As far as “fear” goes, I’m not the one engaging a false flag attack. I am entitled to my evaulation of a decision which will have a direct impact on my children. This is especially important as it reduces flexibility I have to choose the school with the best curriculum for my children (if all are the same, kids fall through the cracks in the one-size-fits all system). Raising concerns, is far from “negativity”, it is something I appreciate from either side of a debate. It appears, that someone else is fearful of another questioning the value of a program they like and has, thus, resorted to a link of attack.

  3. The link provided is from this site: http://www.uen.org/commoncore/ and of course it goes to questions and answers about the common core curriculum by those experts with the most knowledge about the subject. The “fear” I refer to is the suspicion that comes through in your comments that some “outside forces” are trying to impose their ideas and concepts on the children of Utah. The implication is that these forces are sinister in that their goal is to take away the freedom and control Utah’s parents have over what their children learn and in what order they learn it. On one hand there are state governors, university education specialists, boards of education, experienced educators at all levels who have done studies both here and abroad and working in collaboration for many years have come up with a set of educational standards that provide much needed uniformity in our nation’s schools. On the other hand you have presented Margret Dayton, Mike Lee, three Utah mothers, and yourself as experts on the other side finding fatal flaws in this program. It seems a bit arrogant to me that you set yourself apart as knowing more that the professionals and specialists who designed this program after studying successful curriculum for years both here and abroad.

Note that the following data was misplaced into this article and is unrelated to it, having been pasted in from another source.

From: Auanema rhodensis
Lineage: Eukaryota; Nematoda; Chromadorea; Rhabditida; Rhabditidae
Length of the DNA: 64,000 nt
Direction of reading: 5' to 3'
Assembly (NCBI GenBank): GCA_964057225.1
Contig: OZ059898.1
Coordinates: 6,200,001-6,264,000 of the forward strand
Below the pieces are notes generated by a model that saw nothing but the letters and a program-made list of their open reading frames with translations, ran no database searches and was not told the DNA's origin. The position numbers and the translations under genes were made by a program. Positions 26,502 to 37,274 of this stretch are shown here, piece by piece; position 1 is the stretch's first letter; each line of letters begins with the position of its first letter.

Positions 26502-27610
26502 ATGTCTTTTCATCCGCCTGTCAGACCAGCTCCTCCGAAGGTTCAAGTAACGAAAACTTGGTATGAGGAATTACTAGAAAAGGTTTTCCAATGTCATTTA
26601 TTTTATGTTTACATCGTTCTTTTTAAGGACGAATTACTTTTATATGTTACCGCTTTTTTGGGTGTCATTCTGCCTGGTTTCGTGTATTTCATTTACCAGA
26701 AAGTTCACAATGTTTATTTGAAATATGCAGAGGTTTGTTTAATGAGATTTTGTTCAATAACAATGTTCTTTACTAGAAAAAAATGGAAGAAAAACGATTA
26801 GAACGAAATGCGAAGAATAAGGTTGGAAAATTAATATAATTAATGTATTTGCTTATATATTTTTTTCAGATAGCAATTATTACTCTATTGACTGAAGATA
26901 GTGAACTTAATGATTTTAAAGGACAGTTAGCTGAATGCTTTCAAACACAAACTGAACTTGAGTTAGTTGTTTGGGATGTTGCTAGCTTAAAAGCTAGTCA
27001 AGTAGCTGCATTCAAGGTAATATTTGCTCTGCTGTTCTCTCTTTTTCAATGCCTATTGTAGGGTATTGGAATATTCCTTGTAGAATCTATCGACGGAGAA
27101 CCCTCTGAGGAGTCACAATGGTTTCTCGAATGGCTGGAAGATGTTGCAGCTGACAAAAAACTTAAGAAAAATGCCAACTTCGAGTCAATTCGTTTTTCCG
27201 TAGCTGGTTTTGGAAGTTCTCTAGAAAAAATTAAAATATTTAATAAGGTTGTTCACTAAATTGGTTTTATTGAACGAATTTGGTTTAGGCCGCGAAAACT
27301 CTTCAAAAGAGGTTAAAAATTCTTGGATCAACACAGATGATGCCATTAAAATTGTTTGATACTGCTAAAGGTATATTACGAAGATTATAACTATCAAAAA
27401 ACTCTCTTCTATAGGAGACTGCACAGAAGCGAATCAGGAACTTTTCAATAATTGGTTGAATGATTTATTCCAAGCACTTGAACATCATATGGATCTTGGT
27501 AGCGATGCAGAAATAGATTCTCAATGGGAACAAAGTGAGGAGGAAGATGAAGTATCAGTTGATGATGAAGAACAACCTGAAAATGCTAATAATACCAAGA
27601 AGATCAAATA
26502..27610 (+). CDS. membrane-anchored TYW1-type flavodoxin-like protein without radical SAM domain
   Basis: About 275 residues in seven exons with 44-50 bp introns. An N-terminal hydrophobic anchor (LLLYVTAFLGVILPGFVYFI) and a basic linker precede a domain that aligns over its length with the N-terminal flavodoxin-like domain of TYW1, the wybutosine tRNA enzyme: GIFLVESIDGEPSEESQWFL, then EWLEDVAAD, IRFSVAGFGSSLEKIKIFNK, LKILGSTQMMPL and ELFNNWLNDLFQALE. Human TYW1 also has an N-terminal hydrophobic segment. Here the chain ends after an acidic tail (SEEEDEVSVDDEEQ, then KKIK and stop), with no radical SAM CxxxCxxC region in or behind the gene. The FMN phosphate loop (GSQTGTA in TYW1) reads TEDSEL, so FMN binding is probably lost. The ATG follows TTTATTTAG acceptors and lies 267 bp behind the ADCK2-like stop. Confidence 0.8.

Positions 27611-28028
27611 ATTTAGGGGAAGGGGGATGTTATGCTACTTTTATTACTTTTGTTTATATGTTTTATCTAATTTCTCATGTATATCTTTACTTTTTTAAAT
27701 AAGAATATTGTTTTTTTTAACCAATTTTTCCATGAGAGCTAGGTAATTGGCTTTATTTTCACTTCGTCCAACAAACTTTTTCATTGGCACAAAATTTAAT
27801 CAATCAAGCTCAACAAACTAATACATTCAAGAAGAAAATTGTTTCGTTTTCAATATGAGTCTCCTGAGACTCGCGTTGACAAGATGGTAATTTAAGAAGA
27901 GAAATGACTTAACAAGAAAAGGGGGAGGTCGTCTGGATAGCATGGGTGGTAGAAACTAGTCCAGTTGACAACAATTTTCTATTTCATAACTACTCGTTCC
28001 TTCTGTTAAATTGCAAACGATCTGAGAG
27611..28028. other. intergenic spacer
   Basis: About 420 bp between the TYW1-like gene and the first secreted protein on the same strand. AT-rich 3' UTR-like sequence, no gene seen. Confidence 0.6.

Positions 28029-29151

Anyone can take the accomplishments of others and find fault if they look hard enough. Persons who do this seldom do the work it takes to achieve their own accomplishments, but derive a perverse sense of superiority in finding their perceived negative aspects of what others have created. Those who practice this are said to exhibit “negativity”.

    I have no desire to waste time arguing this issue with you. I have simply been presenting to the reader the facts against which to weight your expressed OPINIONS. As a former educator, I would be happy to discuss the specific mathematics curriculum being taught your student to whom you referred to. As such you would need to provide the grade level, the specific learning outcomes, and the exercises assigned to meet those outcomes. You could then identify your concerns with specific items in the math program being taught to your child and provide your specific changes to the curriculum that would rectify the faults inherent in the adopted core curriculum standards.